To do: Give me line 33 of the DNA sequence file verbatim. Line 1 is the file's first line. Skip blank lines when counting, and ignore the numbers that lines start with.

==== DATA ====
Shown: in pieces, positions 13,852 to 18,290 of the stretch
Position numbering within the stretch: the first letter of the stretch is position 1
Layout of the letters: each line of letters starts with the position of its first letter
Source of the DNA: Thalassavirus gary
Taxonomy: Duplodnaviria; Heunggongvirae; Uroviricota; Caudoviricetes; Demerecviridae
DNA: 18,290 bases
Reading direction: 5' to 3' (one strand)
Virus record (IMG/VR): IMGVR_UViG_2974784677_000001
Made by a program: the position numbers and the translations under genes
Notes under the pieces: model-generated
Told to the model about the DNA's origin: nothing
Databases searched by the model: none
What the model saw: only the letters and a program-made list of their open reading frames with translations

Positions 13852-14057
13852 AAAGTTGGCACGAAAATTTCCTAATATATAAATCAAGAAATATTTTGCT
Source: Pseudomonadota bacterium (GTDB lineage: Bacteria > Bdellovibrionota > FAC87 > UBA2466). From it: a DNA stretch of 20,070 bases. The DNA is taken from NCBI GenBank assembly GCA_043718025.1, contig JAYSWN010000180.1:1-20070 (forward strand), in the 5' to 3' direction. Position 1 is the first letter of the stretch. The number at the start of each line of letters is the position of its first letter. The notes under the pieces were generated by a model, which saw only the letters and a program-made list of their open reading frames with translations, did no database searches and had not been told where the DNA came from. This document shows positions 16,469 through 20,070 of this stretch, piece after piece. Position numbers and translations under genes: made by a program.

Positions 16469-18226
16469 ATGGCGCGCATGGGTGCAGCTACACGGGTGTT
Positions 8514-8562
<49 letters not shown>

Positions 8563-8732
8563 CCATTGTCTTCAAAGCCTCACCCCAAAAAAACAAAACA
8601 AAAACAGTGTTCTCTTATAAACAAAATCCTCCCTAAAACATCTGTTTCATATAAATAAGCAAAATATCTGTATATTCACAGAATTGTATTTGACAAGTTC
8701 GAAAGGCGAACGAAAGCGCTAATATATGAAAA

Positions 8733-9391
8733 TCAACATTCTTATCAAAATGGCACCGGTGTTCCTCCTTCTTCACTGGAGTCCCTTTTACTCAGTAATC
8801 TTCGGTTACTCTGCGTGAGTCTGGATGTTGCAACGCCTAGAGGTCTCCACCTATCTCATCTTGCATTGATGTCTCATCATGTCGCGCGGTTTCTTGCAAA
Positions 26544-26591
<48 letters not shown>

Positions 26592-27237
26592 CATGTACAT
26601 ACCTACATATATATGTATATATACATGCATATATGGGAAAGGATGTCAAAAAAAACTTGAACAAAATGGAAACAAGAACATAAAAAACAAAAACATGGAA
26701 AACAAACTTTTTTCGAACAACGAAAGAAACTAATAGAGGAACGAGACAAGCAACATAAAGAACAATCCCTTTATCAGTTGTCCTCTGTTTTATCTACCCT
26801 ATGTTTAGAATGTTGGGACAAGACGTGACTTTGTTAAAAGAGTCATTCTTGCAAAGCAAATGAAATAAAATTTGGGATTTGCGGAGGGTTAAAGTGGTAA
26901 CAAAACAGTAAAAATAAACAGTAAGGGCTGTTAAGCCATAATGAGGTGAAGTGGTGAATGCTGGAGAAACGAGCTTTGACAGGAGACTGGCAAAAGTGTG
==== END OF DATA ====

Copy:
26701 AACAAACTTTTTTCGAACAACGAAAGAAACTAATAGAGGAACGAGACAAGCAACATAAAGAACAATCCCTTTATCAGTTGTCCTCTGTTTTATCTACCCT